“And [Paul] came to Ephesus, and left them there: but he himself entered into the synagogue, and reasoned with the Jews.”
A.D. 53, Ephesus
Lea stood at the end of Arcadian Street watching the waves lap against the stone wall of the bay. The salty sea breeze flung her dark hair around her face. Ships dotted the small canal of the Cayster River bringing their goods from across the Aegean Sea into the city and trading seafarers.
One ship caught her attention. As its crew unloaded, three passengers disembarked. A man who stood shorter than the other two was completely bald by a recent shoring. His clothes and style of beard indicated that he was a Jew. His presence almost shouted it like the lamps that lit up the columns of Arcadian Street at night. His companions were more humble in dress and presence. Though the woman that was among them had the pleated hair popular of a Roman citizen.
She glanced in Lea’s direction and paused. Lea didn’t recognize her, but the woman held her gaze as though trying to decipher her innermost thoughts.
The other man took the woman’s hand and led her away from the ship. His gentle touch and guidance revealed their loving relationship.
Marriage. The thought reminded Lea of why she had ventured away from home that morning. She had come to the Agora to gather supplies and select a gift for her sister’s wedding.
She gathered the loose folds of her dress and hurried up the crowded street. The gift she had chosen earlier that morning was safely tucked away in her bag, but she still needed to acquire the things her mother had requested. She took a right down Marble Road into the marketplace.
Makeshift booths filled the open space to capacity. Lea would have loved to browse every setup, but she had already used up her entire morning. She hurried through her shopping and paused only long enough at the sundial to see how much time her people-watching by the bay had cost her. If she stayed much longer, her mother might send her father out looking for her. Again.
She squeezed through the arches of the Gate of Mazeus and Mithridates. Their white marble glinted in the sunlight, but as soon as she passed under them the other side was made entirely of black marble.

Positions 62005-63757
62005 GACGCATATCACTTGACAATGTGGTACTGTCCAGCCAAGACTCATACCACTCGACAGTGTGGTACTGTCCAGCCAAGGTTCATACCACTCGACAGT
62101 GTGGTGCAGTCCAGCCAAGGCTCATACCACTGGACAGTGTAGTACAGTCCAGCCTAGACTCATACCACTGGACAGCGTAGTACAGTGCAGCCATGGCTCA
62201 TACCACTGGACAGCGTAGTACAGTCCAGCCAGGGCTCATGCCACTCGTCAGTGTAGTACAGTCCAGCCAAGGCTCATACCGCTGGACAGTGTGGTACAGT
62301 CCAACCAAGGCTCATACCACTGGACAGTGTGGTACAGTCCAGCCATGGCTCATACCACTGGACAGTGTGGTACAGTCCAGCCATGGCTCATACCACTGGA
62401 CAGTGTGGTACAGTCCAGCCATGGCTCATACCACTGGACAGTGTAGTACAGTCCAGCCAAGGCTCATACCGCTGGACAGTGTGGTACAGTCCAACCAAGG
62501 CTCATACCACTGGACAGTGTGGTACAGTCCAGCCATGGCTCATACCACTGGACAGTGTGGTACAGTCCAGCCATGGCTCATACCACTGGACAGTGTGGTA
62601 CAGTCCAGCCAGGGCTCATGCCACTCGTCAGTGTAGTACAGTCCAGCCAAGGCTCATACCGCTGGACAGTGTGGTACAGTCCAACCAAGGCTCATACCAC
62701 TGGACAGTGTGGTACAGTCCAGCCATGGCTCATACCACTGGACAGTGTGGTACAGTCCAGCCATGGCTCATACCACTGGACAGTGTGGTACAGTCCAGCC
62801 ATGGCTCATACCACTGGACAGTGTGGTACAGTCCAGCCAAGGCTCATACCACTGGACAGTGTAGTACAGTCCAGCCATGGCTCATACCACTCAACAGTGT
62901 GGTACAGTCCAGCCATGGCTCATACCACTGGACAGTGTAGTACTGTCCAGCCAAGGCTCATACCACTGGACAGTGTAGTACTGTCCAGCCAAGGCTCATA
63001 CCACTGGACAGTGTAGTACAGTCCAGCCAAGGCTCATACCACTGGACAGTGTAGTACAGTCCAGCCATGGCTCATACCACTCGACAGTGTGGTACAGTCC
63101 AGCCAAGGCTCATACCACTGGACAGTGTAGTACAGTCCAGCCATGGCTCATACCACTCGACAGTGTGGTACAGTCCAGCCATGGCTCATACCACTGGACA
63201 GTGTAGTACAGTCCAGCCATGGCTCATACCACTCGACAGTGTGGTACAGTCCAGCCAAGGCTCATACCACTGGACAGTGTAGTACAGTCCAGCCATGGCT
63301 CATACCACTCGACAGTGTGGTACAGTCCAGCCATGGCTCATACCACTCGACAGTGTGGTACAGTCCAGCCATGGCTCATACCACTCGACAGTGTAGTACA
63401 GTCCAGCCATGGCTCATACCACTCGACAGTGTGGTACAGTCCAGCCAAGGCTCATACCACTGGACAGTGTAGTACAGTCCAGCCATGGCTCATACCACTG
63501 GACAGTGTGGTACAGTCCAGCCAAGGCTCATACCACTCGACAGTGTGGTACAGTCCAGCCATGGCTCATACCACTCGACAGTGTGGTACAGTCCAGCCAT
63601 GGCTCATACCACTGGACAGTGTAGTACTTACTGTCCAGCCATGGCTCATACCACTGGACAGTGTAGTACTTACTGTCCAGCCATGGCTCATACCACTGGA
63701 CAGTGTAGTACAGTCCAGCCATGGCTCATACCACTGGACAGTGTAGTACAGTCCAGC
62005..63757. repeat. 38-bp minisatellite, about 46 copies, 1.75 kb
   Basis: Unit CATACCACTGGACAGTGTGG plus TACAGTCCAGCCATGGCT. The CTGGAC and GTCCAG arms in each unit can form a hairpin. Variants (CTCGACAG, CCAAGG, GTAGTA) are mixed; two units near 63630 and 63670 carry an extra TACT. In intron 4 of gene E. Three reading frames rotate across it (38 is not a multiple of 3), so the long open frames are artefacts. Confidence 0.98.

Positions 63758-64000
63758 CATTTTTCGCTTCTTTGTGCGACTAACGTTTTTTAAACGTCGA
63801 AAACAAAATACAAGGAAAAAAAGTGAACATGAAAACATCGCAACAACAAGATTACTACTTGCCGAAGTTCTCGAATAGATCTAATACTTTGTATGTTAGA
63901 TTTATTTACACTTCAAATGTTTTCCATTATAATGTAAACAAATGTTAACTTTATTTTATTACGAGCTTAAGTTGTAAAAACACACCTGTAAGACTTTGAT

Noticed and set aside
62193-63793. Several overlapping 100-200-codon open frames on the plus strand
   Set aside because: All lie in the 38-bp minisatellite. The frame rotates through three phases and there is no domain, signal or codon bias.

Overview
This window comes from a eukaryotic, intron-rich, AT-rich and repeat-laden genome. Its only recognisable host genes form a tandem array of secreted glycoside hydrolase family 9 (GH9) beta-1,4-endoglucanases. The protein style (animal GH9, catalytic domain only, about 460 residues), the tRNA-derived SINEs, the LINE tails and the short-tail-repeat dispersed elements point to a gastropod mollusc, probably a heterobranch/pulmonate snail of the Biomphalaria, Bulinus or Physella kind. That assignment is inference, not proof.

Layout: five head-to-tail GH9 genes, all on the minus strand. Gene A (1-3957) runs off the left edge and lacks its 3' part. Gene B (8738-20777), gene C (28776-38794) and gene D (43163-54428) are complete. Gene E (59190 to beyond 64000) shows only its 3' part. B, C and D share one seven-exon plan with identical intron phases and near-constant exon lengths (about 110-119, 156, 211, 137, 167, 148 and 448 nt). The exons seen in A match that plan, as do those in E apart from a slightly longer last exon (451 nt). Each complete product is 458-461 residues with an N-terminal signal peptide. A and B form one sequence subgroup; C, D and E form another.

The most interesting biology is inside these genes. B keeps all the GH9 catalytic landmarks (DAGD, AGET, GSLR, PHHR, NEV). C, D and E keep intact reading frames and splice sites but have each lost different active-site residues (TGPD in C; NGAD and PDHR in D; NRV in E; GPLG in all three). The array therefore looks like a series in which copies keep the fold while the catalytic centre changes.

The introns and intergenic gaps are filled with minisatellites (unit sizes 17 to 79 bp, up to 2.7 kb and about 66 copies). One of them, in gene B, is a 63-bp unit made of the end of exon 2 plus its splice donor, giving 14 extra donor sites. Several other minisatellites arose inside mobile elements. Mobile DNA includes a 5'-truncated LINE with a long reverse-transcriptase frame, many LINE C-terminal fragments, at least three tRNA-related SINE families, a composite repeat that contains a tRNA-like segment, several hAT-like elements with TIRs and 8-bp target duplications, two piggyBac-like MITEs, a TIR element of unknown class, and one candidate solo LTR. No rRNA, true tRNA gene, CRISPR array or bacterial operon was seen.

Curetes Street led her home. The house bustled with activity in preparation for the wedding. The one-year anniversary of her sister’s betrothal had come and gone and the family was waiting for the bridegroom to show himself any day.
If Lea was lucky, she would be able to sneak into the chaos unnoticed. She tucked her head under her wrap, slipped off her sandals, and entered her family’s villa.
“Lea,” her mother’s voice sounded from above.
Her mother, Kelilah, stood at the top of the staircase. Her broad hips and plump face revealed to the world she had borne her fair share of children and enjoyed the pleasures of rich society.
“Where have you been?” she asked as she hurried down the steps.
“I got caught up in the shops.”
Her mother stopped a few steps shy of the bottom. “You were wasting your time at the bay again, weren’t you?”
She bowed her head. “Yes, Ima.”
“I’ve told you not to waste your time dreaming about faraway lands when your work is here.” She waved around the large room. “Now, get those supplies into the kitchen.” She turned and rushed back upstairs.
Lea slipped the wrapped gift from her bag before she willingly deposited the rest into the hands of neighbor women and family members who were helping with the preparations.
In her room, she placed the gift under her pillow until time would bring her sister’s bridegroom to retrieve his bride. She looked around the chamber she had shared with her three older sisters.
Her oldest sister, Zahara, had been married for years and made Lea an aunt twice over already. Jerusha, the next in line, wasted no time in begging Abba to arrange her marriage as soon as she was old enough. Nava, the third sister, had waited a bit longer, but any day would be the last she would reside under their shared roof. When the bridegroom comes, Lea would be the last sister left unmarried at the age of nineteen.